Two Supermassive Black Holes Are On Course for a Violent Collision

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Chris Young

A team of astronomers spotted two supermassive black holes on a collision course with each other in the nearby galaxy NGC 7727, a report from Gizmodo reveals.

The two space giants are closer to each other than any other pair of black holes ever observed and they are also the closest pair of supermassive black holes to Earth.

The two black holes are located 89 million light-years from Earth in the constellation Aquarius and one of them is a staggering 6.3 million times the mass of the Sun, while the other is 154 million times our Sun's mass. The previous record-holder for the closest pair of supermassive black holes was located 470 million light-years away.

The team of astronomers will publish its findings in the journal Astronomy & Astrophysics. They were able to determine the mass of the black holes thanks to a novel approach enabled by the European Southern Observatory's Very Large Telescope (ESO's VLT). Using the VLT, the astronomers directly observed the gravitational influence of the two black holes on their surrounding stars, allowing them to infer their masses.

Uncovering the mysteries of supermassive black holes

The team of astronomers believes that their research provides a window into galaxy mergers and that it will help the scientific community uncover more hidden black holes throughout the universe. "Our finding implies that there might be many more of these relics of galaxy mergers out there and they may contain many hidden massive black holes that still wait to be found," lead study author Karina Voggel said in a press release"It could increase the total number of supermassive black holes known in the local Universe by 30 percent."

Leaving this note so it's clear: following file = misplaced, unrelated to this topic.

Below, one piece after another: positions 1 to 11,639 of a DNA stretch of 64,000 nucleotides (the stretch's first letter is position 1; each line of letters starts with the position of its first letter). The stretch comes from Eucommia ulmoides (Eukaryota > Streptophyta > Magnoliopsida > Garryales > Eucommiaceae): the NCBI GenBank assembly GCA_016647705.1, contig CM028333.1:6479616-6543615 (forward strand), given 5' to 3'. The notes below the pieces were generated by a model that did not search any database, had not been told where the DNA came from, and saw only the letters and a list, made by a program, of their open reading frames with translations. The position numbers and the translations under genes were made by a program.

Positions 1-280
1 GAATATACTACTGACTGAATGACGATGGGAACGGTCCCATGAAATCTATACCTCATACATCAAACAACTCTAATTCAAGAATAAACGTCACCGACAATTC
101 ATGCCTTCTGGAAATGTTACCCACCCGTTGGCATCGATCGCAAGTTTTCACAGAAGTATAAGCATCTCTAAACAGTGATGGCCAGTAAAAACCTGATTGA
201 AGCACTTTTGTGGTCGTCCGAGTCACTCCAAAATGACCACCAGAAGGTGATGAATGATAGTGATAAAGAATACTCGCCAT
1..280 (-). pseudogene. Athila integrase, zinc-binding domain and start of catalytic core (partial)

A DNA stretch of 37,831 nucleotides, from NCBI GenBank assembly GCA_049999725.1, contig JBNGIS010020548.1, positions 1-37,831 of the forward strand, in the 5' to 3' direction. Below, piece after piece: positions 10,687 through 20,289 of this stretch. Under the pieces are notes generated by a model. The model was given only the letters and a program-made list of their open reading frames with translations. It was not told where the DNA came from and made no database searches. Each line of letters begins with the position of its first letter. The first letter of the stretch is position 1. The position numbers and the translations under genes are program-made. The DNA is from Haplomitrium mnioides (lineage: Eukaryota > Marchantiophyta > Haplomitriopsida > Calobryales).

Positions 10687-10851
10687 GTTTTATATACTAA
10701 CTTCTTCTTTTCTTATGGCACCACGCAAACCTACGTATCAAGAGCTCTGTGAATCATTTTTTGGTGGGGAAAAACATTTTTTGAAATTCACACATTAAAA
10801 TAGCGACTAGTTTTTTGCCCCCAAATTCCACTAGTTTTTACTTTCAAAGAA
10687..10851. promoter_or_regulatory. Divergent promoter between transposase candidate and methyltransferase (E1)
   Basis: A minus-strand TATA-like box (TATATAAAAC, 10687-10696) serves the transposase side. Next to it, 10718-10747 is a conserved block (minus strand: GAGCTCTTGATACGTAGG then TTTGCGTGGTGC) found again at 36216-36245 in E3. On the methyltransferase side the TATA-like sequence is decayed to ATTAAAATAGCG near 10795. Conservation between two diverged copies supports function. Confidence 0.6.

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Two Supermassive Black Holes Are On Course for a Violent Collision
Images of NGC 7727 and the two galactic nuclei where the supermassive black holes are located. Source: Durham University/CASU/WFAU

The search for supermassive black holes will be greatly boosted with ESO's Extremely Large Telescope (ELT), located in Chile's Atacama Desert, which is expected to start operating before 2030. "This detection of a supermassive black hole pair is just the beginning," said co-author Steffen Mieske. "With the HARMONI instrument on the ELT, we will be able to make detections like this considerably further than currently possible. ESO's ELT will be integral to understanding these objects."

Another high-profile telescope, NASA's James Webb Observatory is expected to launch into space this month following a series of delays. That telescope will help to shed new light on the colossal space objects by conducting observations that will help uncover, as an example, whether supermassive black holes originated in primordial mega-stars.

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